The Conservancy continues to expand our outreach efforts to Latinx communities in Greater Los Angeles.
In a region that is constantly evolving, we partner with community residents who celebrate Los Angeles' rich layers of history -- by preserving the architectural and cultural heritage of previous generations, and by adding their own contributions to their neighborhoods' history and way of life.
Ultimately, we want to broaden the scope of historic preservation so that it reflects and restores the history of Latinxs within the cultural landscape and architectural heritage of Los Angeles County.
Note: The Conservancy uses the terms "Latinx" and "Chicanx" as gender-neutral alternatives to Latina/o, Latin@, etc. Though we recognize that different people and communities self-identify in different ways, "Latinx" and "Chicanx" are gaining ground in our cultural discourse as a way of acknowledging and respecting people who are transgender, queer, or gender fluid or non-conforming. These terms may not always be appropriate when describing people and events in the past (ex. Chicano Moratorium), but we are incorporating them into our vocabulary as part of our commitment to inclusion. Learn more about this "lingusitic revolution" from the Huffington Post >>
Examples of our work include:
With funding from former Los Angeles County Supervisor Gloria Molina, we've embarked on a new project to document the history and significant places associated with the August 29, 1970 Chicano Moratorium in East Los Angeles. Working with community members, we will complete a Multiple Property Documentation Form (MPDF) that establishes the context for the event and nominate at least one site to the National Register of Historic Places.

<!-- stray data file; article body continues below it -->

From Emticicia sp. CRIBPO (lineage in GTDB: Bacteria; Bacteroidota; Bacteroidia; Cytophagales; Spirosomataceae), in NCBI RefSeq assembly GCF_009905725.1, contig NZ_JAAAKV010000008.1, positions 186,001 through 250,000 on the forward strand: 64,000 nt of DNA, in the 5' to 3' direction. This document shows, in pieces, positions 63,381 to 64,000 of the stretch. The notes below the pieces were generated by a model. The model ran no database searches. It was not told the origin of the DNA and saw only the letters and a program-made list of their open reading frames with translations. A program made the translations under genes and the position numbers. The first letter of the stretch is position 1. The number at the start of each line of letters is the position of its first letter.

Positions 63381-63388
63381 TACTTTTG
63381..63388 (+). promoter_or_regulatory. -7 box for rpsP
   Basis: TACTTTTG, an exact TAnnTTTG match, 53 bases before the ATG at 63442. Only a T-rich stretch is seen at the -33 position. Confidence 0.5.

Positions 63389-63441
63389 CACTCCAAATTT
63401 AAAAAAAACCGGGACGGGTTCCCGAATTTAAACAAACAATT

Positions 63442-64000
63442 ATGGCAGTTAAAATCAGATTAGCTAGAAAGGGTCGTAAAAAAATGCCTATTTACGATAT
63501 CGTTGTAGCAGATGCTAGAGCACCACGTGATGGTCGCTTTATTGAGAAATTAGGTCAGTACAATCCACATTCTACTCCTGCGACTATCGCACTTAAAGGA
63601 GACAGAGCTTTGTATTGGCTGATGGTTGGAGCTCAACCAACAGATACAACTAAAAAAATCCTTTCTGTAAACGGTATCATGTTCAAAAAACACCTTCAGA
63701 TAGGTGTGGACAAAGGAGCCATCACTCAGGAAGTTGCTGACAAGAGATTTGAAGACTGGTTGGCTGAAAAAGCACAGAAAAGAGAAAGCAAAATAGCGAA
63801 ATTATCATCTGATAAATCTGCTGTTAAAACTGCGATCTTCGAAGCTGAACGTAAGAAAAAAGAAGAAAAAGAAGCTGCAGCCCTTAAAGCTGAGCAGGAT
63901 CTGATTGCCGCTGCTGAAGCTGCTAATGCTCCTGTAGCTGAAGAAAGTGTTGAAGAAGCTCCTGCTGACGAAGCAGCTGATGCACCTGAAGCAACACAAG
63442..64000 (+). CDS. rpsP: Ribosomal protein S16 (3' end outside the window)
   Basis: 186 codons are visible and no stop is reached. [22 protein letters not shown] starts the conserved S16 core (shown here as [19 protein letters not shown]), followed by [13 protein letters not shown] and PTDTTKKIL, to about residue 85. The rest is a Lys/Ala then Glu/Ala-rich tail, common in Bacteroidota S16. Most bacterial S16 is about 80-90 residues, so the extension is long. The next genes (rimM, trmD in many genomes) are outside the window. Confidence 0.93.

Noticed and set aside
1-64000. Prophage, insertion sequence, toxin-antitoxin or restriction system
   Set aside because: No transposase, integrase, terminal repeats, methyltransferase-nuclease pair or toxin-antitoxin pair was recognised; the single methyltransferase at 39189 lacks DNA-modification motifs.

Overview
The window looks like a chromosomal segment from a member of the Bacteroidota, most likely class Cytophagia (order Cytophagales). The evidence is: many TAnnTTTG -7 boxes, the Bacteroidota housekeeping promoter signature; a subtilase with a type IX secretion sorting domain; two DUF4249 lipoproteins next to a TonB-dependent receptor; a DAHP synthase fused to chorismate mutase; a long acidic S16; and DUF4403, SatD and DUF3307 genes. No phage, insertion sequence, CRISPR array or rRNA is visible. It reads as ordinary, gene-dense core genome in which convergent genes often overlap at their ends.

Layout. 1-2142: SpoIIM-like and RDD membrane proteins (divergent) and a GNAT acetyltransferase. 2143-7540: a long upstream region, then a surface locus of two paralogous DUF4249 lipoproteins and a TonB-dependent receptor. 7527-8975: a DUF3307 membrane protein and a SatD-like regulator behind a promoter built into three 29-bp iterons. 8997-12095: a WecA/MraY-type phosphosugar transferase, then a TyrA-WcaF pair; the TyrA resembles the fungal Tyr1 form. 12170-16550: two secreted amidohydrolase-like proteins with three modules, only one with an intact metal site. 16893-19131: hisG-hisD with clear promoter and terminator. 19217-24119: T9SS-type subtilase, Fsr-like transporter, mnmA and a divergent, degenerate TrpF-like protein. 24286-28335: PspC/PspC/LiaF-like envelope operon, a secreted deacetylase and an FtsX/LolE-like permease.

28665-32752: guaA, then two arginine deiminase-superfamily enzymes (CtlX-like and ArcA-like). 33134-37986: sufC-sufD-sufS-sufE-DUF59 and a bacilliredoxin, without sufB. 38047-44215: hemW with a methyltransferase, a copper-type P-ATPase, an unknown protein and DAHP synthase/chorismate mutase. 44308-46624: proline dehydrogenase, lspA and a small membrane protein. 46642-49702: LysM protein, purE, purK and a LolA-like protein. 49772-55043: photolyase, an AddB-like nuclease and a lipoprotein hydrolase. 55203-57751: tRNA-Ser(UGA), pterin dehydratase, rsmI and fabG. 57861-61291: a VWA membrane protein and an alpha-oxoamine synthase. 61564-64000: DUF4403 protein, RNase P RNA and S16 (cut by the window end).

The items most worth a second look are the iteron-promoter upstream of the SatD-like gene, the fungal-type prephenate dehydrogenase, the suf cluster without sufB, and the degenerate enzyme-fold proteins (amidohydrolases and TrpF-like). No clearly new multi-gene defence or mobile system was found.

Wyvernwood Garden Apartments
We've been working for years with residents, neighborhood groups, and elected officials to protect the 1939 Wyvernwood Garden Apartments in Boyle Heights. The first garden apartment complex in Los Angeles, Wyvernwood is a unique historic community that faces replacement with a $2 billion mixed-use development project.
Self Help Graphics & Art Building
We've also worked for several years with community members to recognize and protect the former East Los Angeles home of Self Help Graphics & Art. The site has a rich, layered history as the longtime home of the renowned Chicanx arts organization, as well as the Catholic Youth Organization and musicians who developed the legendary East L.A. sound.
Maravilla Handball Court and El Centro Grocery
We're working with the Maravilla Historical Society to preserve and revitalize Maravilla Handball Court, the oldest handball court in East L.A., built brick by brick by residents in the 1920s.
Guide to the California Environmental Quality Act (CEQA)
In 2010, we produced a bilingual guide to using the California Environmental Quality Act (CEQA) to protect historic places, including practical tips and case studies from various communities.
- Utilización de la ley CEQA para proteger a su comunidad (PDF, en Español)
- Using CEQA to Protect Your Community (PDF, English)
Celebrating Historic Boyle Heights
In January 2011, we worked with several partners on a free community event celebrating the rich history of Boyle Heights. More than 150 people attended the combination of community fair, SurveyLA findings presentation, and walking tour.
Pico-Union: Layers of History
Another partner event in 2009 kicked off a new self-guided walking tour of historic Pico-Union with a community fair and guided tour of the neighborhood.
An Evening with the Salas Brothers
In August 2010, the Conservancy partnered with Levitt Pavilion MacArthur Park to present a free concert with the renowned Salas Brothers, one of the seminal bands from the golden age of Chicanx music in East Los Angeles and founders of the Latin funk band Tierra.